Leo Laporte We don’t need another hate on this platform.

Ryan Block Right.

Leo Laporte We don’t want to give consumer reports anymore ammunition.

Ryan Block Absolutely, absolutely. And what they discovered was the slide-on cases, if there’s grit or any kind of matter in between the back of the case and the case as it’s sliding – the back of the phone and the case as it’s sliding on; it can scratch and score the glass which can turn into a fracture or crack.

Leo Laporte So this one – this iFrogz case has some velveteen in there that – I mean you could still get some gravel in there, I mean I don’t know how you would. So what you are saying is really more than just the case, is that if this so-called Gorilla glass back is scoured, that might be sufficient to turn into a fracture on the back.

Ryan Block Right. I mean it’s glass. It’s actually not – Gorilla ….

Leo Laporte Isn’t it Tuffen Glass?

Ryan Block It is. It’s Tuffen Glass, it’s not Gorilla Glass because Gorilla Glass is made by Corning.

Leo Laporte That’s a brand, right.

Ryan Block But it is a strengthened composite glass, very similar to Gorilla Glass. But it’s ….

Leo Laporte It’s stronger than the front, though, isn’t it, the back?

Ryan Block No, I believe they are actually the same material, the same kind of glass.

Leo Laporte Interesting. Okay.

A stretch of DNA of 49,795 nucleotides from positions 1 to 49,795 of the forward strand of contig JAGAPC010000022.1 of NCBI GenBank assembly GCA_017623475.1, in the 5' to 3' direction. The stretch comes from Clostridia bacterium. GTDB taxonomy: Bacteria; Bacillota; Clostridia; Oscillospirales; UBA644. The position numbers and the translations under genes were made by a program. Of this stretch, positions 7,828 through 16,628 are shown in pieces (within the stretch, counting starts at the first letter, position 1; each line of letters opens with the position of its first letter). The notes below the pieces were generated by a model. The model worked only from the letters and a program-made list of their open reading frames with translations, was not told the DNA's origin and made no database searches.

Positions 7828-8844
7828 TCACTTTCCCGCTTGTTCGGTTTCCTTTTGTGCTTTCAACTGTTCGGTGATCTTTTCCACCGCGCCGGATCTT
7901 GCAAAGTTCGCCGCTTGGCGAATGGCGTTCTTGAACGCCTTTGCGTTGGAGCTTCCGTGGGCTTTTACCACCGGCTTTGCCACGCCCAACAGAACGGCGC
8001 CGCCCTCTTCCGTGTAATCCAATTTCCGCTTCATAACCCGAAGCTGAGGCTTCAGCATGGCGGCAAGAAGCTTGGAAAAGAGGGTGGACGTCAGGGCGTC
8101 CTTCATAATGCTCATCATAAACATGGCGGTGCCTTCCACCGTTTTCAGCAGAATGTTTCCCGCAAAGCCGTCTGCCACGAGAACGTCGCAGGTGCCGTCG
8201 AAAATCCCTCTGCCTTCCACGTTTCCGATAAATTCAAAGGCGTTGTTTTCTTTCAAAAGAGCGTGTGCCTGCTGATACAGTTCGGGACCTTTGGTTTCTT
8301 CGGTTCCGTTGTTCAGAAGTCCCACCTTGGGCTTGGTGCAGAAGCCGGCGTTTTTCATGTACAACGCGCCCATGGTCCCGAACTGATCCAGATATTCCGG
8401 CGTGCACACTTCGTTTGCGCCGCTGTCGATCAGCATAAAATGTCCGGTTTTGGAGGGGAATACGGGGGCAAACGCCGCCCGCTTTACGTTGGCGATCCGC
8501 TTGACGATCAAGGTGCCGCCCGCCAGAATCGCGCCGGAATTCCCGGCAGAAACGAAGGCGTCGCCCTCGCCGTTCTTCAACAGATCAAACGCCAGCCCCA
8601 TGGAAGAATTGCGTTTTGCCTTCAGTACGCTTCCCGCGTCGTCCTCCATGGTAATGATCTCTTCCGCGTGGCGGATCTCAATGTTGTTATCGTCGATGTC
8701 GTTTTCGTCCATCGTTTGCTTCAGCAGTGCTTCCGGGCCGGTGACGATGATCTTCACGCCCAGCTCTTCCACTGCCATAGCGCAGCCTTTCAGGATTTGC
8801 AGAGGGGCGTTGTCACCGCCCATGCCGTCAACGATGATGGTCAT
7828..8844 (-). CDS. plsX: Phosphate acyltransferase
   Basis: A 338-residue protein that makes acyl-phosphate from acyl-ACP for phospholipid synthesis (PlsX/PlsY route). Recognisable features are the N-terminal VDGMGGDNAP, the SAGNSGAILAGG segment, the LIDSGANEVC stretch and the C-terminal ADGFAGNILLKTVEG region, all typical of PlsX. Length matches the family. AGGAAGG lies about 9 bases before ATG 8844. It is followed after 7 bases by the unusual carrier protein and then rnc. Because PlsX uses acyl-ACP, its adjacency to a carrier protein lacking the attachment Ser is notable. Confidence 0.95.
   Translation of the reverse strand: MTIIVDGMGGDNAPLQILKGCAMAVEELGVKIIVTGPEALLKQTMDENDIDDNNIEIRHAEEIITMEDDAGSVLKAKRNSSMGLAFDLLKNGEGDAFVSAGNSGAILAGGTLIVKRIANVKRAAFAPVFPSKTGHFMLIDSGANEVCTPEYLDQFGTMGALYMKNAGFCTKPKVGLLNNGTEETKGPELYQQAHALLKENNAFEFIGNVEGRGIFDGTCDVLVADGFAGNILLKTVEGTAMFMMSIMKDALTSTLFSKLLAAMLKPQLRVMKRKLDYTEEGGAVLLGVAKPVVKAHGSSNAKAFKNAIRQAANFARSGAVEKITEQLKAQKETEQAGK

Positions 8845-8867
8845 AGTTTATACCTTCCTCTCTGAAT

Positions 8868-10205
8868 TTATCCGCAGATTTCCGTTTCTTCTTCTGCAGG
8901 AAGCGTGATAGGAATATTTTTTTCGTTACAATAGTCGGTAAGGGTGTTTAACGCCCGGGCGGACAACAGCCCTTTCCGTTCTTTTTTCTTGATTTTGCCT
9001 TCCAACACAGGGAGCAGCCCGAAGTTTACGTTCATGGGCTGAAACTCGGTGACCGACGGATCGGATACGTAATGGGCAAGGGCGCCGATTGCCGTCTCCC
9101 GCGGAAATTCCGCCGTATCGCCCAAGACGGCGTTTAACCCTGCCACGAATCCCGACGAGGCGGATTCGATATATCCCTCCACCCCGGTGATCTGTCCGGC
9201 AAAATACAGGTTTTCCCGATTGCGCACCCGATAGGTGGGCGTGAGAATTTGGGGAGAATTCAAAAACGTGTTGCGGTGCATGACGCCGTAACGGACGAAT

Ryan Block But – you know, it’s glass and it scores and it cracks and it shatters.

John C. Dvorak You know what’s interesting to me about this?

Leo Laporte What?

John C. Dvorak I’ve never heard of such a thing as scratches on any of these devices.

Leo Laporte You are being facetious. In fact this is big problem. Apple got sued because of – because the iPod was so easy to scratch – one of the iPod models. But this is more important than just a scratch, this is not merely cosmetic because if it fractures, you could have a break. Is that you were talking about, Ryan?

Ryan Block Yeah. I mean, when they do fracture it’s not like the – all the glass comes apart. I mean, it’s kind of like the safety glass in a car …

Leo Laporte Right.

Ryan Block … where if it sustains like an acute impact, it’s not all’s just going to fall out, right. It does hold together but you will wind up with – you would not necessarily wind up with a fractured back. But if you do wind up with a fractured back, it’s going to be – it’s going to look like a piece of shattered glass on the back. And so what Apple is concerned about is basically that you would buy a case, and Apple had licensed some slide-on third-party cases – that you would buy a slide-on case, you would put it on. And you are a diligent customer, you want to take care of your phone, you want to put in the case. So you buy the Apple licensed case from, potentially the Apple Store, it could be somewhere else. And then, maybe a month later, you take it off and you find that your phone which you’ve taken great care of …………

Leo Laporte Is scratched.

Ryan Block …. Has a crack on the back.

Leo Laporte Yeah.

Ryan Block So what Apple did, was they kind of went in to lock down on this.

Leo Laporte What does that mean when you say went in to lock down?